Valley Republicans upset with Mariposa congressman

10/13/2008 5:23 AM

10/13/2008 5:25 AM

Bailout stirs talk of revolt in GOP Valley Republicans are upset with Radanovich. By John Ellis / The Fresno Bee 10/12/08 22:32:32 Some prominent local Republicans are fed up with congressional representatives from their own party -- and Rep. George Radanovich is at the top of the list.

They're upset enough that they're advocating the unthinkable: seeking candidates to challenge these entrenched incumbents in 2010.

For some, it comes close to violating Ronald Reagan's famed 11th commandment -- don't speak ill of fellow Republicans. But the recent House vote for a $700 billion financial rescue plan seems to have been a tipping point.

Several local Republicans say elected members of Congress should have to face a tough re-election battle and explain themselves -- and their votes -- to constituents.

Many of these Republicans, including Radanovich, were swept into Congress in 1994 on former Rep. Newt Gingrich's agenda of small government, fiscal restraint, lowering taxes, a balanced budget and term limits.

"I think the drift away from what got these guys elected is dramatic," said local Republican strategist Michael Der Manouel Jr. "I don't think they relate ... with what's going on in the world."

Der Manouel, who is chairman of the Lincoln Club of Fresno County, penned a commentary for the popular California conservative Web site Flashreport, writing Oct. 5 that members of Congress and state legislatures have "insulated themselves from competition through idiotically skewed districts."

"The only real strategy we center-right small-government conservatives have now," he continued in his commentary, "is to step up and challenge Republican incumbents who have served longer than 10 years, and challenge them in primary contests."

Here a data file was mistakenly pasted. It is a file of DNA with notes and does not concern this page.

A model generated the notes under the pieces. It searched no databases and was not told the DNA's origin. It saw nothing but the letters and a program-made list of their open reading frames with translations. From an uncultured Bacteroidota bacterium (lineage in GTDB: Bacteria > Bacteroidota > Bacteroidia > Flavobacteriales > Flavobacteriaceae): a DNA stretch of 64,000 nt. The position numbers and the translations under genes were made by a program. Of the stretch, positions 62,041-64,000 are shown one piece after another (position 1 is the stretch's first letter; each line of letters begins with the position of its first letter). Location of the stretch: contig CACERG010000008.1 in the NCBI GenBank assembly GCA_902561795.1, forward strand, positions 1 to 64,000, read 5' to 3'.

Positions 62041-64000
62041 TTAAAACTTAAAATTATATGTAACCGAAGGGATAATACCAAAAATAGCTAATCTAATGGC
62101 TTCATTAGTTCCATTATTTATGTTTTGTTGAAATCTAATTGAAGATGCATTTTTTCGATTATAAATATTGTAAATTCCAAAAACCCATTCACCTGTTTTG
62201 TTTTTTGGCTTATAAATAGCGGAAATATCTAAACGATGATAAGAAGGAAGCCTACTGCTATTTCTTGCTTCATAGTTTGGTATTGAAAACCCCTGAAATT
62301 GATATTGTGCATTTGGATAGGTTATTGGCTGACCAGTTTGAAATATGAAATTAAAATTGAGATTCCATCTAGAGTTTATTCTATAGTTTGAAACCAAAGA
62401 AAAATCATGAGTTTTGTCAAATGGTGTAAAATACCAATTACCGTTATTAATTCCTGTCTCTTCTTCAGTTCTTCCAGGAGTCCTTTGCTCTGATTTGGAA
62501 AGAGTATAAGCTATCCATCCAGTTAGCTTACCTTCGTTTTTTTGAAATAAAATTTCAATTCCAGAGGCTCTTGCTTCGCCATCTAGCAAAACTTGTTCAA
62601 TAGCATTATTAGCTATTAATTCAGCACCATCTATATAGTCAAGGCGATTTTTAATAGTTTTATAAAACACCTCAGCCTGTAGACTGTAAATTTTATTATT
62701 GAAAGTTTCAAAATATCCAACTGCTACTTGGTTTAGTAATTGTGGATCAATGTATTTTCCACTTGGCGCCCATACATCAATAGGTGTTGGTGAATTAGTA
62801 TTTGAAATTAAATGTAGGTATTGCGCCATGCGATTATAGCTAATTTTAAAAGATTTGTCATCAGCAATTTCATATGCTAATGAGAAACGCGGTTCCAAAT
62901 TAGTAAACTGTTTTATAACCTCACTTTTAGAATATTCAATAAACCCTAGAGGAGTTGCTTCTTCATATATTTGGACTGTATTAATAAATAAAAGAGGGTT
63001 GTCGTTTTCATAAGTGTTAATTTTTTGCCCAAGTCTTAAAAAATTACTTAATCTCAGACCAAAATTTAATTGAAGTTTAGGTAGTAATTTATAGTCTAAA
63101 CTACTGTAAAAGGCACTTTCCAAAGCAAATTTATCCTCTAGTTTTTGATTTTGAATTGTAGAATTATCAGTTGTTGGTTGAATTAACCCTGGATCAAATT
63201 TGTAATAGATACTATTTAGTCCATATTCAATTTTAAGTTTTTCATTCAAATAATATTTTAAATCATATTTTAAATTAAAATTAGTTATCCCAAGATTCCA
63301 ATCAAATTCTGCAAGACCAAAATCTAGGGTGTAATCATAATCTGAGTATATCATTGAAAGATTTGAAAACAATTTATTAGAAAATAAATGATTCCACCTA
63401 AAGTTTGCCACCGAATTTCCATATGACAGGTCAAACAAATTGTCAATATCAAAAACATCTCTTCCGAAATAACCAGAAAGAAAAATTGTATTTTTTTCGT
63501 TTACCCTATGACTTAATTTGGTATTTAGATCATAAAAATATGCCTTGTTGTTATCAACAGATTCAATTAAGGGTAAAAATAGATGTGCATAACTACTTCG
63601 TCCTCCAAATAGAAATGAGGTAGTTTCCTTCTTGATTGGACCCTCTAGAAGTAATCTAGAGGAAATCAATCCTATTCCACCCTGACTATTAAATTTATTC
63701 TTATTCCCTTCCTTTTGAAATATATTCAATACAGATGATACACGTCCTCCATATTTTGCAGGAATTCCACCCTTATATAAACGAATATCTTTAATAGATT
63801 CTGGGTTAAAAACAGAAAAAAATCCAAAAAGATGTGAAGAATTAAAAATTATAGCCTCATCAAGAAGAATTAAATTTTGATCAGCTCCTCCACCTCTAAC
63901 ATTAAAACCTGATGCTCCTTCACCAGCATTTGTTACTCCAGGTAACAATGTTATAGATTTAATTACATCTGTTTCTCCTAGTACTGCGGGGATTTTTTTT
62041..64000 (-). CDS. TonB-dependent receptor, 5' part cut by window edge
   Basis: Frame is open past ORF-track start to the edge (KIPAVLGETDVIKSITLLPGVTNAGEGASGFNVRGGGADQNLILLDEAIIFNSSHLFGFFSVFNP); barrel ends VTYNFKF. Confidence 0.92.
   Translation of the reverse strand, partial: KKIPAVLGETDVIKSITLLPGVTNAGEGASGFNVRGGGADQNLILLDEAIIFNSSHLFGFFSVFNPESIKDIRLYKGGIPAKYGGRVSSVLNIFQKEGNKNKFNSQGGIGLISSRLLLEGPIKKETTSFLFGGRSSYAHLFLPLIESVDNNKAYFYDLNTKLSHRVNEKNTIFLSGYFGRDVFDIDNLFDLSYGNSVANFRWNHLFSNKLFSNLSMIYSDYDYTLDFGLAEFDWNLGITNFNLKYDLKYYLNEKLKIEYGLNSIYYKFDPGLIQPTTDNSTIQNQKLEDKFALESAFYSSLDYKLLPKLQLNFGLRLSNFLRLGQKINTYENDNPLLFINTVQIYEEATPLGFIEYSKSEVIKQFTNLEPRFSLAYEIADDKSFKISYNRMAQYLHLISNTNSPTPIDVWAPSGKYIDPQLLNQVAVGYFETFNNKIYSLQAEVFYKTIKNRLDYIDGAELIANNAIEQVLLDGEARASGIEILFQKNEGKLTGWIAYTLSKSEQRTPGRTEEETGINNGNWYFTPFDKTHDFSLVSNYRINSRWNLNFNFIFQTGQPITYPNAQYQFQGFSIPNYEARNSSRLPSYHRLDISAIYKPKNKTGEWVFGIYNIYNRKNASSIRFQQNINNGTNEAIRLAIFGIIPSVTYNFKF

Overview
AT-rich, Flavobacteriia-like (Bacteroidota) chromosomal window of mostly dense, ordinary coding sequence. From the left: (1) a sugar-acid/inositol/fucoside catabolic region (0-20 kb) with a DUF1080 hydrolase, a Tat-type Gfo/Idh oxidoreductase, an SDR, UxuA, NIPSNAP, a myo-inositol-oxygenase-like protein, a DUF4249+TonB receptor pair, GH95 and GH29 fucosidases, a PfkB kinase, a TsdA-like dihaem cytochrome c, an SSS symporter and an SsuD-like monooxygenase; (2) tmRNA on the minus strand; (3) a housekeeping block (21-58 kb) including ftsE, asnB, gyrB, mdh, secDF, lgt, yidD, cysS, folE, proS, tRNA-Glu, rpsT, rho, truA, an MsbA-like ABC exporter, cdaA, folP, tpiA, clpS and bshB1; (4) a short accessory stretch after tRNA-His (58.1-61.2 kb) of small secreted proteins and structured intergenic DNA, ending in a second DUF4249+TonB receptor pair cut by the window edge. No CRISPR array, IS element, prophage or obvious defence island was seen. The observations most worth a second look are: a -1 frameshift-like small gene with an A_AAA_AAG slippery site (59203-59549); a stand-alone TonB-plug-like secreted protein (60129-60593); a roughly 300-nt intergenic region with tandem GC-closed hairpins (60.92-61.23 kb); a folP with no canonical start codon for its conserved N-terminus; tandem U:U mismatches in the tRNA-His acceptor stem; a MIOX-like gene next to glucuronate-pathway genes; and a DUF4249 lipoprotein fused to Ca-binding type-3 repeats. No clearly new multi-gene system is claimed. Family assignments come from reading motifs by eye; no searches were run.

There are plenty of Republican congressional representatives who fit that description, but only one is from the central San Joaquin Valley -- Radanovich.

Some, like Der Manouel, are careful not to single out Radanovich. But others are more direct in their criticism of the Mariposa Republican -- who voted for the financial rescue plan -- and are comparing him to Visalia Republican Devin Nunes, who voted against it.

"A lot of people are frustrated by George's work ethic on Valley issues," said businessman Tal Cloud of Sanger, who ran unsuccessfully for Congress in 1992 and remains active on Republican issues. "He hasn't taken a leadership issue in much, and when he does, he's on the wrong side of the issue."

Radanovich defended himself, and his vote on the bailout, saying he has to put principles above politics.

"In a situation like this, I felt like the right thing to do was to support the effort," he said of the bailout vote. "In my view, this was something that had to happen to avoid a crash or a depression."

Radanovich also said he knew some type of bailout would pass eventually, and that the longer it took, the more pork would be added to win wavering representatives.